Free VPN app encrypts iPhone connection for safer browsing

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Cloudflare‘s 1.1.1.1 App with Warp adds encryption for safer iPhone internet access.
Cloudflare‘s 1.1.1.1 App with Warp adds encryption for more secure iPhone internet access.
Photo: Cloudflare

Cloudflare’s 1.1.1.1 App blocks your wireless carrier from knowing the sites you visit on your iPhone. An update adds encryption to all connections, while also promising faster access for all apps.

1.1.1.1 App with Warp will remain free, but Cloudflare is launching an even quicker version for a monthly fee.

Browse and torrent securely with a powerful VPN [Deals]

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Browse, stream, torrent, and more from unlimited devices and through unlimited bandwidth with this premium VPN.
Browse, stream, torrent, and more from unlimited devices and through unlimited bandwidth with this premium VPN.
Photo: Cult of Mac Deals

If you’re concerned about security and privacy online, browsing with a VPN is the only way to go. But if you need high speed connections for things like streaming or torrenting, details matter. So this deal on a year of Surfshark is a great opportunity for the performance-minded VPN users.

FBI got warrant to force Face ID unlock on Cohen’s devices

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Michael Cohen Face ID
Michael Cohen was forced by a court warrant to open his iPhone with Face ID.
Photo: Apple

Michael Cohen’s Apple devices were treated as evidence by federal investigators, who obtained warrants to compel President’s Trump one-time fixer to use Touch ID and Face ID to unlock them.

The warrants were used during an FBI raid on Cohen’s home and office last year. Court documents with warrant details were made public this week.

EFF pushes Apple to ‘fix’ iCloud encryption

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iCloud iPhone
Your iCloud data isn’t truly secure because Apple can always access it.
Photo: Jim Merithew/Cult of Mac

In a campaign called “Fix it Already!,” the Electronic Frontier Foundation (EFF) is urging tech giants to remedy nine security and privacy problems in their products.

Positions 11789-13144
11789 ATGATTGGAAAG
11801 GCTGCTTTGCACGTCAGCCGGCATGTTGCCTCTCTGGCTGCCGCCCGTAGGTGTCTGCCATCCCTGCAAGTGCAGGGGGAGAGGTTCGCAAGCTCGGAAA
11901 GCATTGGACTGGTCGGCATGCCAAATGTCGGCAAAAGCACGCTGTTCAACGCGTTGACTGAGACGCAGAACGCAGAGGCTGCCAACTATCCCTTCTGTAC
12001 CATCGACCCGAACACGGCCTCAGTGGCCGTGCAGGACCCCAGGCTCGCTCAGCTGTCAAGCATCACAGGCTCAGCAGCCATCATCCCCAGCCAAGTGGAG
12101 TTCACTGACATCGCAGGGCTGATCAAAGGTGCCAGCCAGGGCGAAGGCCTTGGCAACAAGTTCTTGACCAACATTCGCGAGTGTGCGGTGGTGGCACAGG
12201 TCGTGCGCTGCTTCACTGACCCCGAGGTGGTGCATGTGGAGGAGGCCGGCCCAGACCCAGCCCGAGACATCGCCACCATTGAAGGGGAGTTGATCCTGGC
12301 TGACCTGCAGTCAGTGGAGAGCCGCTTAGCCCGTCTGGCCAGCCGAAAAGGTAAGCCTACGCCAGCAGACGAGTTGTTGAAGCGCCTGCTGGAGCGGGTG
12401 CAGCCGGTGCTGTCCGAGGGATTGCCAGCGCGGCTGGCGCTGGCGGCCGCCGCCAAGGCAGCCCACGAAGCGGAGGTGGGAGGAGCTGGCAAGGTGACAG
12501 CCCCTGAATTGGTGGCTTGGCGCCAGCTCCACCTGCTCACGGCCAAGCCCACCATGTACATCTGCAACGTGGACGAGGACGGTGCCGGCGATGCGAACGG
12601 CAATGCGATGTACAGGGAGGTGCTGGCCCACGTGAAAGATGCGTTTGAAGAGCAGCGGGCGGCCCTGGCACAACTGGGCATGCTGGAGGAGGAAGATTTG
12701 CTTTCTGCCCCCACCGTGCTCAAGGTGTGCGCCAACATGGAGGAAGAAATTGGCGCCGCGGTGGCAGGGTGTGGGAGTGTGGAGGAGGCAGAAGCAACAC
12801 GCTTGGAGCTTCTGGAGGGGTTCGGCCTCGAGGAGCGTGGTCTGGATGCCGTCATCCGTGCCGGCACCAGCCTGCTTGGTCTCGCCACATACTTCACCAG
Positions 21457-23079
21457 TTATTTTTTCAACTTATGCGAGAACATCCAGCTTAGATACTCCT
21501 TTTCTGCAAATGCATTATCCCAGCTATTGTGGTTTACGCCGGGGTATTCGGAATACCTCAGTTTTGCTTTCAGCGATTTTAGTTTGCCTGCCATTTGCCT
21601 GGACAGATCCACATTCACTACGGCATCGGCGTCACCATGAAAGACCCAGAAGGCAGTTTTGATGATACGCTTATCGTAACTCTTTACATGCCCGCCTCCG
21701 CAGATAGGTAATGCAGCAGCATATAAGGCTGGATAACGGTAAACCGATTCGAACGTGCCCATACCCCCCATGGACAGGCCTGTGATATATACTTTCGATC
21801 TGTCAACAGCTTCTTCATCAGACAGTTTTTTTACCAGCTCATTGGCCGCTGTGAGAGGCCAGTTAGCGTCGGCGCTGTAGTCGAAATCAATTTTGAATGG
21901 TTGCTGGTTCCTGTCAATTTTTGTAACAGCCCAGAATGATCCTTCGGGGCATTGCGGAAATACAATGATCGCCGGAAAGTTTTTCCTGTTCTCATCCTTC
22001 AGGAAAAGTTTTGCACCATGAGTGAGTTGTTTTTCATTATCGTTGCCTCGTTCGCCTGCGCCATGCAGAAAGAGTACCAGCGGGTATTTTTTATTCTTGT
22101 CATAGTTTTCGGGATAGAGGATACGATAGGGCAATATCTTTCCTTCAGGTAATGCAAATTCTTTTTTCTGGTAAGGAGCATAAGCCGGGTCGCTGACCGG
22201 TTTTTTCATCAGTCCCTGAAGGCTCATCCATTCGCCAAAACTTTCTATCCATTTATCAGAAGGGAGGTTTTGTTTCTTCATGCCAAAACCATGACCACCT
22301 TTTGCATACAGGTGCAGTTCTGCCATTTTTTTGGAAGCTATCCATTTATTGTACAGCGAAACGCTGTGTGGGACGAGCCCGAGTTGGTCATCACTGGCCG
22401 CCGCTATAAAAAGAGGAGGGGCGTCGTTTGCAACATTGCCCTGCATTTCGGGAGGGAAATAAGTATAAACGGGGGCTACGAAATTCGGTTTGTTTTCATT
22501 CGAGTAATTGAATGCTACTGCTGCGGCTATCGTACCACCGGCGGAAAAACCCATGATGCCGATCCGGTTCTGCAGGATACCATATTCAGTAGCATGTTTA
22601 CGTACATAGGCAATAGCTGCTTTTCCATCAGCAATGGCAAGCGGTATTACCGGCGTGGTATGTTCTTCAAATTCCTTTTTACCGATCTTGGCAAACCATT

In Apple’s case, it wants the iPhone maker to encrypt iCloud backups so that only users can access them. 

iPhone hacking tools sell for as little as $100 on eBay

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Cekkebrite
One of Cellebrite's hacking devices.
Photo: Tryc2/ebay

The Cellebrite hacking tool used by law enforcers for pulling data off locked iPhones costs $6,000 new. However, used units now show up on eBay for as little as $100.

That’s a big discount from the full price. And it seems that Cellebrite, a security firm based in Israel, isn’t too happy about the situation — with very good reason.

Multinational struggle pits Apple against new encryption laws

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GrayKey can bypass iPhone security
Several governments have passed or are working on laws that Apple argues weaken the encyption that protects the privacy of its users.
Photo: Ed Hardy/Cult of Mac

Australia recently passed a law forcing tech companies to give law enforcement greater access to encrypted messages from users. The U.K. already has a similar law, and India is considering one.

There’s no new legislation in the U.S., but the FBI and other police agencies still want easy access to iPhones and other computers, as well as private conversations.

U.K. spy agency wants to listen in on encrypted chats

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iMessages in iCloud is coming in iOS 11.3.
Apple has been a strong proponent of encryption.
Photo: Cult of Mac

The U.K. government has an idea for getting around the thorny issue of tech companies creating a backdoor for encrypted services: just let government agents be able to listen in on encrypted communications.

That’s the so-called “ghost proposal” being put forward by officials from Britain’s Government Communications Headquarters (GCHQ), a close surveillance partner of the U.S. National Security Agency. The proposal would make it possible to inject hidden participants into secure messaging services.

Zuckerberg explains benefits of WhatsApp, Instagram, Messenger merger

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facebook-logo-file
It won’t happen until 2020 at the earliest.
Photo: Jim Merithew/Cult of Mac

Facebook CEO Mark Zuckerberg has confirmed plans to merge WhatsApp, Instagram, and Facebook Messenger — but says it probably won’t happen until 2020 at the earliest.

In a fourth-quarter earnings call this week, Zuckerberg also explained the reasons behind the plan, such as increased security with end-to-end encryption. Many questions still remain unanswered, however.